Image by Anita Impagliazzo, UVA Health System

A stunning discovery has been made at University of Virginia School of Medicine by the group of Jonathan Kipnis. In an article published on Nature this month, researchers have demonstrated that immune system can directly control brain areas which influence social behaviour.1

Since long time is known that immune system dysfunctions are associated with neurological and mental disorder. Despite the mechanisms of this process are mostly unknown, another study led by Prof Kipnis showed that meningeal immunity can support learning and memory, demonstrating a direct connection between peripheral immune cells and central nervous system.2

Differently, this new study links immune system activity and social behaviour; how did the authors demonstrate this association?

Firstly, researchers have used a three-chamber sociability assay. This assay evaluates whether a mouse prefers to spend more time investigating a novel mouse in the cage or an object. Differently from normal wild type mice, SCID mice (deficient in adaptive immunity) lacked any predilection for a mouse over an object.

Injecting immune cells in SCID mice, reversed the social dysfunction and mice started to interact together in the same way of the wild type counterpart.

After a meticulous molecular and behavioural analysis, researchers concluded that immune cells secrete a cytokine called IFN-γ, which in turn, regulates neuronal activity and favours social interaction.

What is astonishing is that IFN-γ is the master “weapon” used by our immune system to fight foreign pathogens. It was really unexpected that a molecule with such a role in immunity could also profoundly impact social behaviour.

The brain and the adaptive immune system were thought to be isolated from each other, and any immune activity in the brain was perceived as sign of a pathology. And now, not only are we showing that they are closely interacting, but some of our behaviour traits might have evolved because of our immune response to pathogens,” said prof Kipnis, chair of UVA’s Department of Neuroscience, in an interview published on University of Virginia website. “It’s crazy, but maybe we are just multicellular battlefields for two ancient forces: pathogens and the immune system. Part of our personality may actually be dictated by the immune system.”3


So how did it come that a molecule involved in fighting pathogens can also directly control our neuronal activity?

A possible explanation is given by the leading author of the paper, Dr. Anthony J. Filiano:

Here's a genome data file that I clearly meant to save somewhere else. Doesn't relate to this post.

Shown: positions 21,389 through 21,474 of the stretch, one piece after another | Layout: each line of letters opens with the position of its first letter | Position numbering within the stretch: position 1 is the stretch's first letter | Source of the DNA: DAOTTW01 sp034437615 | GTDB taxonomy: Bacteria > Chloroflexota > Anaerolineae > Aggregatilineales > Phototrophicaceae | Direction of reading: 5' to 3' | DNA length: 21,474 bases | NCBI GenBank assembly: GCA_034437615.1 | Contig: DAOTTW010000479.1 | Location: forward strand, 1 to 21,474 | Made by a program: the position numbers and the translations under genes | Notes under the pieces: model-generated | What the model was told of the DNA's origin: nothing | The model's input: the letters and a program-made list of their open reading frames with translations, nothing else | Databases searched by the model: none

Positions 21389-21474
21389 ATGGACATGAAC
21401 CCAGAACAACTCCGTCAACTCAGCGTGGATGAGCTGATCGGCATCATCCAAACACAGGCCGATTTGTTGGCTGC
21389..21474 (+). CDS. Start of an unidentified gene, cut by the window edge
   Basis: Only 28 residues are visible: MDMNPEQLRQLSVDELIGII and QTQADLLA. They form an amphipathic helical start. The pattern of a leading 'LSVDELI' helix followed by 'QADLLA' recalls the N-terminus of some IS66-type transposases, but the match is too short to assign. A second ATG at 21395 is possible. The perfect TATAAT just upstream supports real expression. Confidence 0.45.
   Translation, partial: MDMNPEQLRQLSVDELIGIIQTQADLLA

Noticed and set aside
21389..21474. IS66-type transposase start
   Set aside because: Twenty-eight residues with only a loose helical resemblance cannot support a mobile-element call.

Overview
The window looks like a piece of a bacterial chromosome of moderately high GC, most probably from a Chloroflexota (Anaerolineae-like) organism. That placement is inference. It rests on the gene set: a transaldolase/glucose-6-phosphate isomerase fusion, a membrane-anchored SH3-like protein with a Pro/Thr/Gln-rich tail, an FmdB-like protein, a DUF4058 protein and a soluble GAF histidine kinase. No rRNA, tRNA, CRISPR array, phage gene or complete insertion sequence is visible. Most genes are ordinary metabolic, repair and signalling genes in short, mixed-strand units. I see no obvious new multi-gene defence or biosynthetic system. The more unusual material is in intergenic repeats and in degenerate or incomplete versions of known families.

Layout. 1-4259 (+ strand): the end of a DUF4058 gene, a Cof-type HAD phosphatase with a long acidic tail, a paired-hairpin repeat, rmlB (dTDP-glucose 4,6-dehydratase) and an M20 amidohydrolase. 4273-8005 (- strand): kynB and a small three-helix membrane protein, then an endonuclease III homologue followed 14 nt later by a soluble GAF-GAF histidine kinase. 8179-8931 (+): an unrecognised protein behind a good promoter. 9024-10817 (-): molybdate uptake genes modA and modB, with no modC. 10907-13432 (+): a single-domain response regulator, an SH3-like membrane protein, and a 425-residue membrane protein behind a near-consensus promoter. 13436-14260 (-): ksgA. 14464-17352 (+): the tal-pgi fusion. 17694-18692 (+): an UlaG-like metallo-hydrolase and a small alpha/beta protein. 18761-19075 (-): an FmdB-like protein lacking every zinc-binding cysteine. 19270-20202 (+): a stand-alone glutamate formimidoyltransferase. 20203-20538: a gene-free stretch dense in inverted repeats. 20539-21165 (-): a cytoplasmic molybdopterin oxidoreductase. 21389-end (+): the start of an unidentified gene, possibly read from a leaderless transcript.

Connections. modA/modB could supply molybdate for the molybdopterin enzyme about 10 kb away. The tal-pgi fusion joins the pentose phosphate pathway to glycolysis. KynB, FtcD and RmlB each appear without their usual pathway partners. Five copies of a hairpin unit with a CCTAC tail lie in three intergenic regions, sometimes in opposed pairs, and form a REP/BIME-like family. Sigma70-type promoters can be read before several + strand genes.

“It’s extremely critical for an organism to be social for the survival of the species. It’s important for foraging, sexual reproduction, gathering, hunting. So the hypothesis is that when organisms come together, you have a higher propensity to spread infection. So you need to be social, but [in doing so] you have a higher chance of spreading pathogens. The idea is that interferon gamma, in evolution, has been used as a more efficient way to both boost social behaviour while boosting an anti-pathogen response.”3

Evolution always tries to optimize its processes. Life is really “energetically expensive”, thus generating molecules with multi-dimensional, pleiotropic effects, is extremely convenient from an evolutionary perspective. Authors also demonstrated that IFN-γ role in social behaviour is conserved across species: mice, rats, zebrafish and flies.There is no proof that this process holds true in humans, however, chances are really high.

Noteworthy, only one year ago the same research group broke the long-held belief that brain lacks lymphatic vessels4. And now, with this other breakthrough discovery, a new field of research stands in front of us in which immune system actively shapes our brain functions in both normal and pathological conditions.

Which are then the implications of this discovery?

A deep comprehension of these processes could advance our understanding of neural and psychic disorders and whether pathogen activities may impair and hijack these circuitries. Of course, complex diseases such as autism and schizophrenia are unlikely to be caused by a single molecules (e.g IFN-γ deficiency). Nevertheless, revealing that immune system – and probably pathogens – can profoundly impact our behaviours, encourage further studies that may open hitherto unexplored research avenues.

Davide Mangani



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